Monday, May 26, 2014

The Trip Home

It felt strange to say goodbye to everyone and scatter to the winds. There was a lot of cleaning and packing and waiting...and then we were saying goodbye as we dropped everyone off. No one flew out on the last day; everyone but me was dropped at a motel. I was dropped off last--to pick up my rental car.

Since the car was new to me, of course I had to figure out how to operate everything. On top of that, I was speed challenged. For the first several miles, I could not go the speed limit; it just felt too fast. Pretty soon, though, I was ticking along down the New York Thruway, marveling at how I was back in the real world again. The on-and-off torrential rain (so thick at times that I could not see the traffic ahead of me, only the gray swirl of water vapor) somehow seemed appropriate. 

When I left the Thruway, I followed the western shore of Seneca Lake (one of New York's finger lakes) all the way to Ithaca. Such stunning scenery and long hills; that seemed appropriate, too. (Hmm...maybe there will be a Finger Lakes bike tour in my future.) When I realized I was obsessively checking the car's odometer for each upcoming turn, I smiled. I guess it's a good habit; I didn't take any wrong turns. 

My tent--all by its lonesome self. 

It took me all of five minutes to set up my tent. On either side of me, families were setting up camp for the Memorial Day weekend. Hours later, after much pounding of tent stakes and loud debates about various setup options, these families were still setting up. Struck me as excessive and exhausting.

The next day, I was packed up, showered, and on the road by 7:00am. Well trained by now. Good thing, too, because it happened to be Commencement weekend at my alma mater. I quickly visited some old haunts and then sped out of town before the throngs descended.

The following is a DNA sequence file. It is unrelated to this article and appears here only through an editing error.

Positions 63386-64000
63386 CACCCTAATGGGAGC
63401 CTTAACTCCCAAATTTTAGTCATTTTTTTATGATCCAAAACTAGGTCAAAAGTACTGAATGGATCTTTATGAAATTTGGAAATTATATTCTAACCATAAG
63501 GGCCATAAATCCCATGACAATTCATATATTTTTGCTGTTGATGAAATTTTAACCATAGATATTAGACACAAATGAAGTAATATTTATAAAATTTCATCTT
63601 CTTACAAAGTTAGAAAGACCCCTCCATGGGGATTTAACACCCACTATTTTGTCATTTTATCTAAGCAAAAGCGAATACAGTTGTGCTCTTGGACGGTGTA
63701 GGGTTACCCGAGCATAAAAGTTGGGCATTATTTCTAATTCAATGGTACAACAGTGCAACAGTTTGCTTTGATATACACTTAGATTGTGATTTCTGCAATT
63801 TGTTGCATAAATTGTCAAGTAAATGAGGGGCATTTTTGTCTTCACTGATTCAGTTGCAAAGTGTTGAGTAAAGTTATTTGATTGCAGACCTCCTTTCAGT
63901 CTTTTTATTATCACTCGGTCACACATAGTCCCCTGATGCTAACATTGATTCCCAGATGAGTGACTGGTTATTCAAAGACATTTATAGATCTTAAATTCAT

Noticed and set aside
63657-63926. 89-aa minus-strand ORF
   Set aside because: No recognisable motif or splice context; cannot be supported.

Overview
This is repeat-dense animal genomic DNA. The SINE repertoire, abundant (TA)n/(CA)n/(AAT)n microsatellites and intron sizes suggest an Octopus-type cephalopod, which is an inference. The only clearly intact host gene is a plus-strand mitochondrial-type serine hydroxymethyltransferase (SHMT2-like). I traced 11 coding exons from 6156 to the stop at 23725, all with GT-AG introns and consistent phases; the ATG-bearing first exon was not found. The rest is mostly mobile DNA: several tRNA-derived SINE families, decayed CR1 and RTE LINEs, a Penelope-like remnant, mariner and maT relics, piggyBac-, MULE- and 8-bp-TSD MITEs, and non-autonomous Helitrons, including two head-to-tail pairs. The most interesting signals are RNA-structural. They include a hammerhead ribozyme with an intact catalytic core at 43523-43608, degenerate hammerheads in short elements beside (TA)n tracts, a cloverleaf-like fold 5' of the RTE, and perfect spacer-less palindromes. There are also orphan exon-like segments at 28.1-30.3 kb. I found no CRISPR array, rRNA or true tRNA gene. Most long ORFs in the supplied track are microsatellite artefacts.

On to East spend the night with my sister and niece. Since they hosted me the night before I flew to Mobile to start the tour, it seemed appropriate to spend a night after the tour reconnecting and debriefing. One odd thing: The morning I left, there was a possum sitting on top of a wire fence two doors down from my sister's--for hours--in broad daylight. I saw possums in every state on the tour--mostly dead as roadkill. I think possums and turkey vultures might take over the world--but that's for another post.

Finally...a day when I knew where I was going, without having to consult any maps or GPS! The driving to Portland, Maine, part went fine. Then, plans went awry. Dale was driving my car (with the bike rack on the roof) to pick me up at the car-rental place--when it died. Yup--electrics gone, power steering gone--dead. It was the alternator. Good thing I have a large support team; Steve drove Dale's truck to retrieve me, my bike, and my gear, and then we retrieved Dale as well. (A few days and over $500 later, I had a working car again.)

Once home, the gear cleanup and re-entry began. I had a huge box of mail to go through. I had cats to squeeze, and take on walks. While reconnecting with my life, I could let sore body parts heal.

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